We will be able to monitor the job market in a variety of ways, including company announcements of coming labor changes, a reduction in the number of open positions listed, economic surveys of the total number of workers at each company (this is done weekly), and finally, reports from the states of their total unemployment figures.

Many of the actual layoffs will be reported to us in a delayed fashion, because many workers will receive severance pay as part of their separations, and so will not file for unemployment benefits in their home states until those are exhausted.

So, what we would expect to see at this point in the economic slowdown, particularly after all of the hiring challenges companies faced after the Covid pandemic, is hiring and wage freezes, and perhaps a drop in the total number of hours worked per employee. We will also hear of some layoffs, but companies still struggling to be fully staffed will first re-hire as many of those laid-off employees as they can, delaying and muting the current state of employment.

And indeed, the reports from the states (the last link in the chain of reports about unemployment) seems to show that workers are not yet seeking significantly more unemployment benefits, as the US unemployment rate actually dropped in December, to 3.5%:

United States Unemployment Rate

There is much cynicism in economic circles about this number, however, because this rate is fairly easy to manipulate for political purposes by simply changing the total number of people who are deemed to be “looking for work” (called the Participation Rate). At nVest Advisors, we are staunchly apolitical in our investment management philosophy (your IRA doesn’t care who the President is), but we are mindful of the general distrust of this number in academic circles.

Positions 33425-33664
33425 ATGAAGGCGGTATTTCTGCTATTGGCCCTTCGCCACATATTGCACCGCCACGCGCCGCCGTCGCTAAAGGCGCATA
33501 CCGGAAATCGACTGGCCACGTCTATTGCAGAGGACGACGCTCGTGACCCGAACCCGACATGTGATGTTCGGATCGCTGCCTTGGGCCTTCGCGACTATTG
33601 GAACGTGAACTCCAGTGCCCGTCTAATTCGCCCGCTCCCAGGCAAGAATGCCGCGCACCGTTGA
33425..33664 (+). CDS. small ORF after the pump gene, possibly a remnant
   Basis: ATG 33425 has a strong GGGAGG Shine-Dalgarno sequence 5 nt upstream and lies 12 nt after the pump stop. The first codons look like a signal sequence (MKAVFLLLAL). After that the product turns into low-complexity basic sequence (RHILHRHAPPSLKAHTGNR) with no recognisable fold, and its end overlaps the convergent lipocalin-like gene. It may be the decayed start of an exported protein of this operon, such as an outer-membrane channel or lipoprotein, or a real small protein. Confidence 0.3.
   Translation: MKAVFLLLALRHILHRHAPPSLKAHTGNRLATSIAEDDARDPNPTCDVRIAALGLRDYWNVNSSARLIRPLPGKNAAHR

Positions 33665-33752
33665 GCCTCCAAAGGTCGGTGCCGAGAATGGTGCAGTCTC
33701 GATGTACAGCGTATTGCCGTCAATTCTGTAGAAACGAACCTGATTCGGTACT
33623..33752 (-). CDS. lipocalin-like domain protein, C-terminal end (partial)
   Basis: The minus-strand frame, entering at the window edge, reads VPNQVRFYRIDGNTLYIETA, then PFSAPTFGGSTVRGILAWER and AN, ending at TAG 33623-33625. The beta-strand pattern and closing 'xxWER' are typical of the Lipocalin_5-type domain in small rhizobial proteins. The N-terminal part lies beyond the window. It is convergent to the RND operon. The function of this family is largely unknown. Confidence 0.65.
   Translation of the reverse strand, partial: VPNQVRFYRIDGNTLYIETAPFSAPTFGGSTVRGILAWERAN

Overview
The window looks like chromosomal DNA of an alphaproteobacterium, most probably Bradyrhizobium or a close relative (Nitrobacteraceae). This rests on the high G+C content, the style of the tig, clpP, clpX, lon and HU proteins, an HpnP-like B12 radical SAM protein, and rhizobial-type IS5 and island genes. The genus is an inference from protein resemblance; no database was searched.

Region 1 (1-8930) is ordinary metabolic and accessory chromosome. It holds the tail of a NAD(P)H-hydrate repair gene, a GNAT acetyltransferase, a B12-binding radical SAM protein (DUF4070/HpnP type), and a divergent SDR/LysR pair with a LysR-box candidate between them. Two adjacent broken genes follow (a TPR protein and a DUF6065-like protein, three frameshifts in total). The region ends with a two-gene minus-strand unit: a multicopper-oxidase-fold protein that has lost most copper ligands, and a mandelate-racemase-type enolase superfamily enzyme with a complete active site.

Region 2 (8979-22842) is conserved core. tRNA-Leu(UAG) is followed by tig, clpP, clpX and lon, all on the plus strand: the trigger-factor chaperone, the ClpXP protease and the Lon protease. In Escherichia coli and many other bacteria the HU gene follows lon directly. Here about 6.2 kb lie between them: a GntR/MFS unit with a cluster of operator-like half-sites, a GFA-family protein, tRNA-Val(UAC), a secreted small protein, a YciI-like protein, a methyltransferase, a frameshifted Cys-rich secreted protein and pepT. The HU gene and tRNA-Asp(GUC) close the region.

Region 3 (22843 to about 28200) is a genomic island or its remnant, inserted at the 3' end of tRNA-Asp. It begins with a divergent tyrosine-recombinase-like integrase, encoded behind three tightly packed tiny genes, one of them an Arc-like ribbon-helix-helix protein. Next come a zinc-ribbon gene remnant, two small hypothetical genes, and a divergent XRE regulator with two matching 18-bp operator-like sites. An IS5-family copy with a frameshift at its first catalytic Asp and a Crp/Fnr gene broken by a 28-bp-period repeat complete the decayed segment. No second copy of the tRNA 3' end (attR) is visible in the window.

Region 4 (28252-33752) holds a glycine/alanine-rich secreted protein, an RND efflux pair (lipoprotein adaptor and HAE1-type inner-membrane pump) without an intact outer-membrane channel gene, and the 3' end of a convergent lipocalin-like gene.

That said, we do not see a significant change in the unemployment rates at this time. Nor should we; layoffs are the last part of the labor reduction we see in recessionary periods. What we would see first are reductions in job openings and new jobs created, which we are now starting to see:

United States Non Farm Payrolls

US Non-Farm Payrolls, MoM 2022 | Source: Trading Economics

The total number of jobs created in the U.S. in December (non-farm) was 223,000, a downward trend that has continued all year. This makes sense because the number of job listings, while still over 10 million currently, is also declining.

United States Job Openings

Total US Job Listings | Source: Trading Economics

We believe part of this trend is a simple reversion to the mean, considering what the job openings in the United States have historically been trending over the last 25 years:

United States Job Openings

Total US Job Listings 25-Year Chart | Source: Trading Economics

The Covid pandemic came with massive government subsidies to American companies: over $6 trillion (that’s $6,000,000,000,000) was freshly printed and given away to businesses and consumers to help keep the economy afloat. This not only caused the massive inflation in prices we are living with today, but it also caused many companies to make aggressive expansion plans with that added stimulus money. A massive hiring spree began in late 2020, but it was met with a sharp drop in available workers post-Covid.